In January 1578, Polish writer Jan Kochanowski presented his newest play, The Dismissal of the Greek Envoys, to Chancellor Jan Zamoyski and his new bride, Krystyna Radziwillowna, to commemorate their nationally significant marriage in front of a host of leading dignitaries. The play is populated by traditional Ancient Greek characters and narrates the prelude to the Trojan war. Though seemingly distant from the period in which it was first performed, The Greek Envoys echoed the concerns of the day as Poland was on the brink of war with Russia at the time.Ambassador Theater’s Teen Production Camp, took this play, perennially popular in Poland but little-known in the US, as a jumping-off point for their exploration of both the Renaissance period and that of the Ancient Greeks, and the numerous ways the two intersected, culturally, religiously, politically, and most importantly, theatrically.
The three-week intensive focused on the basics–enunciation, projection, and movement–as well as more advanced techniques of text analysis and mask work. The campers, ages 10-19, got a glimpse of backstage jobs as well,

making their own masks and togas, writing and developing images for the audience’s programs, and even getting an introductory tour of the tech booth and lighting board.

We weathered strep throat, family illness, and broke-down cars to put on our final performance, but enjoyed by family and friends. We thank the Consular Division of the Embassy of the Republic of Poland, Cultural Development Corporation and SOURCE and Manny and Olga’s Pizza Restaurant for the supportultimately it was worth the hardship.

The group put on a solid, fully-memorized performance that was thoroughly enjoyed by family and friends.

Ambassador Theater Presents

Ambassadors of International Culture

ATICC’s Summer Theater Production Camp 2012


Dismissal of the Greek Envoys

By Jan Kochanowski

Directed by

Hanna Bondarewska

Assistant Director

Marta McKeown



Sofia B. (Chorus, Helen, Ulysses)

Gabriela Kiczor (Chorus, Nurse)

Julia Lachowska (Chorus, Captain)

Carlos Ramirez (Chorus, Antenor, Priam, Messenger)

Rhodesia Roberts (Chorus, Cassandra)

Cole Wright-Schaner (Chorus, Paris, Menelaus)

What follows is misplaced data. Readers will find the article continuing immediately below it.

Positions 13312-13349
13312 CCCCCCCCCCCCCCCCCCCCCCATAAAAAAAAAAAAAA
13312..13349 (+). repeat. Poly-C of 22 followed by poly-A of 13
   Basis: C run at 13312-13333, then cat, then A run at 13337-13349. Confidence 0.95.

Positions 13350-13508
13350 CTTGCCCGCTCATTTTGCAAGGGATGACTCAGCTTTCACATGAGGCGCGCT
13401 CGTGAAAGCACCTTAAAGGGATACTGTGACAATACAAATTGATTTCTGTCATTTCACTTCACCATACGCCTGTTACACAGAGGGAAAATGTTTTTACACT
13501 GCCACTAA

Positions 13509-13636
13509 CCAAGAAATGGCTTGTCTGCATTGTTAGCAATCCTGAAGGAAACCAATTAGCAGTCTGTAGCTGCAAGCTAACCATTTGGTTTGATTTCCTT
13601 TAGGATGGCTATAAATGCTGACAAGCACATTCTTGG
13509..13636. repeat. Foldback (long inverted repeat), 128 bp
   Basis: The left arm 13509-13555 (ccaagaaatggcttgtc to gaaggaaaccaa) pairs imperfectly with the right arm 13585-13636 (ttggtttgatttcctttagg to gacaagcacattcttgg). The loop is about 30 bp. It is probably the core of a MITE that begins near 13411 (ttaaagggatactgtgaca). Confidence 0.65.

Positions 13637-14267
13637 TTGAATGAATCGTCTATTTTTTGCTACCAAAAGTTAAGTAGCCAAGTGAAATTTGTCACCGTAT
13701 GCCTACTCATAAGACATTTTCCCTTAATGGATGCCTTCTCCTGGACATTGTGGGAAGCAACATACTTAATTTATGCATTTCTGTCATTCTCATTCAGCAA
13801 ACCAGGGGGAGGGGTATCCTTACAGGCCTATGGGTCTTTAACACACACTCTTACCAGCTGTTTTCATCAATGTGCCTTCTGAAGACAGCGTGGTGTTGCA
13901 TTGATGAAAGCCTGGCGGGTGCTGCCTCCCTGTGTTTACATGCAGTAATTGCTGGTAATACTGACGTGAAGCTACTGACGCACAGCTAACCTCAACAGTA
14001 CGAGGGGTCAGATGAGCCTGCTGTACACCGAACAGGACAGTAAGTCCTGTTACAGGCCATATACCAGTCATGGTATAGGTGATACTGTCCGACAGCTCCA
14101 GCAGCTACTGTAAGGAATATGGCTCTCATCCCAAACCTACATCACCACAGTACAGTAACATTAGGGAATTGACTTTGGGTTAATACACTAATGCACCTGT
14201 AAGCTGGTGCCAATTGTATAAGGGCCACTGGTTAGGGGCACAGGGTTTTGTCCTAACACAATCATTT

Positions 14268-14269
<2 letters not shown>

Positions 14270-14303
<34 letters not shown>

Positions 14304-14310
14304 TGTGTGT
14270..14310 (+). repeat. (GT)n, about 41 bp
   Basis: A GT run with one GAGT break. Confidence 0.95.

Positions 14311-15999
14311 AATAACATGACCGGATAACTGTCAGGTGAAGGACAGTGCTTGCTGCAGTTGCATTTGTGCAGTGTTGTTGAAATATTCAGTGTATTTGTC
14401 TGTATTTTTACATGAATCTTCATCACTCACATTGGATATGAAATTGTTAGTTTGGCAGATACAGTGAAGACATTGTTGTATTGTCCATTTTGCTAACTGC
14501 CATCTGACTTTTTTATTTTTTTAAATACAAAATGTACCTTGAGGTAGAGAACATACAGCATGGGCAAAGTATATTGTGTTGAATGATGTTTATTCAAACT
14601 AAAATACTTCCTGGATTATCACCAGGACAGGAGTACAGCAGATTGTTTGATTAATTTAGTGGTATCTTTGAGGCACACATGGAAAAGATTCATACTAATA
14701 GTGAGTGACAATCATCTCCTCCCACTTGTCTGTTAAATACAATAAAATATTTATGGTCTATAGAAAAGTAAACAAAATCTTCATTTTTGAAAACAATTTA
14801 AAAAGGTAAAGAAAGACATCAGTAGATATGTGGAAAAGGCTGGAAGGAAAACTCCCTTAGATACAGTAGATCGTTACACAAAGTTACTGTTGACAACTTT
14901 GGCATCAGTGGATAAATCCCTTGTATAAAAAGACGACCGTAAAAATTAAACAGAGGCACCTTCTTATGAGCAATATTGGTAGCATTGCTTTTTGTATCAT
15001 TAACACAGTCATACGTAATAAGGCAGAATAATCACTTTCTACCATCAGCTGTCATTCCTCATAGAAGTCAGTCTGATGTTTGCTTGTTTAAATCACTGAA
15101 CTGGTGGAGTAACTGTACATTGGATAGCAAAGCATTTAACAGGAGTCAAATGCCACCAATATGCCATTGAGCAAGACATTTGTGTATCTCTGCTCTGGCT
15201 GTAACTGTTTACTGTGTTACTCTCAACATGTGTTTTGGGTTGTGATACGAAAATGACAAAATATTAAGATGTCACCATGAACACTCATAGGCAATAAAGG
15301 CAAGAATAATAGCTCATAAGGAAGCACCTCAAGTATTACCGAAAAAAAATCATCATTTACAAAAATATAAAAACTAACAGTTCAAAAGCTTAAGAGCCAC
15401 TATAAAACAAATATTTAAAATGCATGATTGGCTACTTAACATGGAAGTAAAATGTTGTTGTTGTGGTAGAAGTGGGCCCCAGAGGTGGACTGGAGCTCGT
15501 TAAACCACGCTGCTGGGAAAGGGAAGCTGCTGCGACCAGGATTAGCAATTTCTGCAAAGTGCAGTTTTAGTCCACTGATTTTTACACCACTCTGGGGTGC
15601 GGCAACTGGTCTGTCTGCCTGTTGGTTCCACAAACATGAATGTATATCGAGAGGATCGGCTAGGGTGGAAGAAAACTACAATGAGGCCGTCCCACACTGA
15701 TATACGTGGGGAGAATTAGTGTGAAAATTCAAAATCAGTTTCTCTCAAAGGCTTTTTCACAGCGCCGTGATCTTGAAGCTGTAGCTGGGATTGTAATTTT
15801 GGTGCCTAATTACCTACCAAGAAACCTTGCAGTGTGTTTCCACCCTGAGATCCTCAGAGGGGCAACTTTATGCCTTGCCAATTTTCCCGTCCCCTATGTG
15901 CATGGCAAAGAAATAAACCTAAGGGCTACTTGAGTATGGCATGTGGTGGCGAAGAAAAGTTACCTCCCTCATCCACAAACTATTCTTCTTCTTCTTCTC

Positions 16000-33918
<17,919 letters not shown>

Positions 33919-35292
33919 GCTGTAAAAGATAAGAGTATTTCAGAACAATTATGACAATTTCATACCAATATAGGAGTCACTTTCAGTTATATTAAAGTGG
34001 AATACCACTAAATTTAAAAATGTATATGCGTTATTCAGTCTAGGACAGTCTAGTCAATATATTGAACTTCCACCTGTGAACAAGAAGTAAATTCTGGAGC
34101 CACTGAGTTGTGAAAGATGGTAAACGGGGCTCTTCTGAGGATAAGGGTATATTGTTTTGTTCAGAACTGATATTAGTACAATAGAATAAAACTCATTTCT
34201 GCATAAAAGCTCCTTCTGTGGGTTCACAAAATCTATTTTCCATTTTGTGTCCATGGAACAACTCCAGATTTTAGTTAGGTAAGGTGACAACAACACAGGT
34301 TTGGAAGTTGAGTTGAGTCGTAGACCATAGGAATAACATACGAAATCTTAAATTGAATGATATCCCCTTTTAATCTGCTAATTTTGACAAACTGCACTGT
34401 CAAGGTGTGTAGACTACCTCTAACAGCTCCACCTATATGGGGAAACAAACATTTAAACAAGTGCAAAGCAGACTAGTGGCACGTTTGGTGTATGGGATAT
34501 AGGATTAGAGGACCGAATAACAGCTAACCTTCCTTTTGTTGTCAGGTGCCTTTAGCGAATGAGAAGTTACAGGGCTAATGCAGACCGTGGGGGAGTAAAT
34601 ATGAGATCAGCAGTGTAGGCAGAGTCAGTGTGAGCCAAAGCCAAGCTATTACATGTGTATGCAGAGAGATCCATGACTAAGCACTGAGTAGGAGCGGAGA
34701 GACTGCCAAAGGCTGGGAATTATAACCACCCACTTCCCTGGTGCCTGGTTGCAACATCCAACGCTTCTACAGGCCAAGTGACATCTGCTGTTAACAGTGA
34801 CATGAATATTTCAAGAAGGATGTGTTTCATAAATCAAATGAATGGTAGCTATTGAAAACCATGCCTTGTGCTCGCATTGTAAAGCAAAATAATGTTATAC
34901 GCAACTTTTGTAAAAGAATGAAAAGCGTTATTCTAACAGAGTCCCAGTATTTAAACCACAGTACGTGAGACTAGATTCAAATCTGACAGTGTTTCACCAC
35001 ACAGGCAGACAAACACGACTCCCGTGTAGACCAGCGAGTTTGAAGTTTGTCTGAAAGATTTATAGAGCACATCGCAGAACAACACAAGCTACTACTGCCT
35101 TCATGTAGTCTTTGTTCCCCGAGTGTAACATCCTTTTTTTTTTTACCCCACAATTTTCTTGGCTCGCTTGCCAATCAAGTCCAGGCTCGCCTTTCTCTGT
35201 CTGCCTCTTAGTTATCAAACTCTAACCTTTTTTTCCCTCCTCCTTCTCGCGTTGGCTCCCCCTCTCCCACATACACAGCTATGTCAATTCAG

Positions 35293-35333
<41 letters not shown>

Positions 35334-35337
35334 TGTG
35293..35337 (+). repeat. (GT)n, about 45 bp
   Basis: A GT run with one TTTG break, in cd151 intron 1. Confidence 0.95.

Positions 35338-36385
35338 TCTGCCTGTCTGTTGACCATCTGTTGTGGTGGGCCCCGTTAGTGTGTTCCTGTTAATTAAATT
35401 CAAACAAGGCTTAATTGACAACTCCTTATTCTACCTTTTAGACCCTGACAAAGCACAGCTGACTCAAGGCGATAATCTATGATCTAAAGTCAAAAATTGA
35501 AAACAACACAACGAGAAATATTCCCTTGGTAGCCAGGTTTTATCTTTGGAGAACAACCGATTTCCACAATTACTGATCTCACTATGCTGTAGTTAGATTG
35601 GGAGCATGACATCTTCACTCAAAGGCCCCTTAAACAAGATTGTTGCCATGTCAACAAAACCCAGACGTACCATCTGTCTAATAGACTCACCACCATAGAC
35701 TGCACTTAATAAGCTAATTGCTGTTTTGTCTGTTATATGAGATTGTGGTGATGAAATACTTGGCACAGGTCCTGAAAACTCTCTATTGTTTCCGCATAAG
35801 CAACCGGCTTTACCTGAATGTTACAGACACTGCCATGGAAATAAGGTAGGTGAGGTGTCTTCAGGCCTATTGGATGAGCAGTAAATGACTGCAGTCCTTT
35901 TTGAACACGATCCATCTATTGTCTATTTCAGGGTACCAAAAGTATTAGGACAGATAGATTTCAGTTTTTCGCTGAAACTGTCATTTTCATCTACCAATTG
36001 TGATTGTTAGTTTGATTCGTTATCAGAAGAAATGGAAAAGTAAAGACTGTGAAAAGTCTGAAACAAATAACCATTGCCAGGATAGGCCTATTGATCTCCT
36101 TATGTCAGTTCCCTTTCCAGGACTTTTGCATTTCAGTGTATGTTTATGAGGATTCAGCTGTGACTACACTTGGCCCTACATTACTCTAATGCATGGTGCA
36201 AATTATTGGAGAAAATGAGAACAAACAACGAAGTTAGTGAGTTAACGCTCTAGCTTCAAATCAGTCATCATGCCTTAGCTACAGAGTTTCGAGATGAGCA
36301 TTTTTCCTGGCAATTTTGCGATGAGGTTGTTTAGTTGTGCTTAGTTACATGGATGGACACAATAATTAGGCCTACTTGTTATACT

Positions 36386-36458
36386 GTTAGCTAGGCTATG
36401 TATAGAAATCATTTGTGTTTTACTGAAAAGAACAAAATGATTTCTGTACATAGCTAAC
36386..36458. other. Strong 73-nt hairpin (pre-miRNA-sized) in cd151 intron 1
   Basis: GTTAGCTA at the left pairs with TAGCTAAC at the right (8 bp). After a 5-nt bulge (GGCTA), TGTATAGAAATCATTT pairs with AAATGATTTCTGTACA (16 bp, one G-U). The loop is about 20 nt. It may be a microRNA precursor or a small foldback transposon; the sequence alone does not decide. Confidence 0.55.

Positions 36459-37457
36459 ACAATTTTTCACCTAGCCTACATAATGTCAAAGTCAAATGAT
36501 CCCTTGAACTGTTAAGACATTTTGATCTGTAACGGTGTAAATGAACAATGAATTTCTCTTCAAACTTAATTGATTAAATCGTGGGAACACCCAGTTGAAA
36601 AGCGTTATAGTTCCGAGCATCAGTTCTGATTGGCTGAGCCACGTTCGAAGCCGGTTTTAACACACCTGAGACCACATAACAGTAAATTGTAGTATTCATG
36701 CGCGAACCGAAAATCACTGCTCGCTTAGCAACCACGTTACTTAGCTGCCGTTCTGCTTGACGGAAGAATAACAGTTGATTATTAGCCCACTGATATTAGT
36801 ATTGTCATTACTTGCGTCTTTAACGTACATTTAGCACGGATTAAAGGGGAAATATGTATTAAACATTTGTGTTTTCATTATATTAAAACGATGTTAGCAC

Stage Manager: Carlos Ramirez, Gabriela Kiczor

Lights: Marta McKeown, Cole Wright-Schaner

Sound:  Julia Lachowska

Costumes: Rhodesia Roberts, Gabriela Kiczor

Props: Sofia B.

Special Thanks to

Polish Consulate, Washington DC

 Cultural Development Corporation and SOURCE

ATICC’s Leadership, its members and supporters


Jul 082012

What better way to learn about theatre than by traveling to Ancient Greece where it all started?

 That is just what a group of fifteen actors, ages 6 to 12, did for the last two weeks.  Held at the beautiful George Washington Masonic Memorial in Alexandria,  Ambassador Theater’s Youth Summer Camp brought together young aspiring  thespians from as far away as Poland and gave them the opportunity to explore  the culture, music, and history of Ancient Greece.

 With the familiar stories from Aesop’s Fables as our starting point, we were able to  bring the tales  to life on stage, learning lessons not only about morality, but about  the use of masks in Greek  theater, the societal role of actors, women and prisoners in Greek life, and a bit about Greek  architecture and how we got from the Theatron to the Theater of today.

 The two-week camp culminated in a short showcase of the work we had done, which included  performances devised entirely by the campers as well as several dance pieces. The students designed and created their very own togas and masks and were very happy to share all their new-found knowledge with their friends and parents.

Now, we are getting ready for our next adventure with the play of “The Dismissal of the Greek Envoys”

We are so anxious and excited and cannot wait to hear from the parents to join our next camp at Source Theater in Washington DC July 16 – August 3, 2012

Check a special discount through LivingSocial.com!

Browse though our pictures!:

We thank all of our parents, supporters and friends for helping  us all to have so much fun!

See you at our next adventurous and very creative summer camp!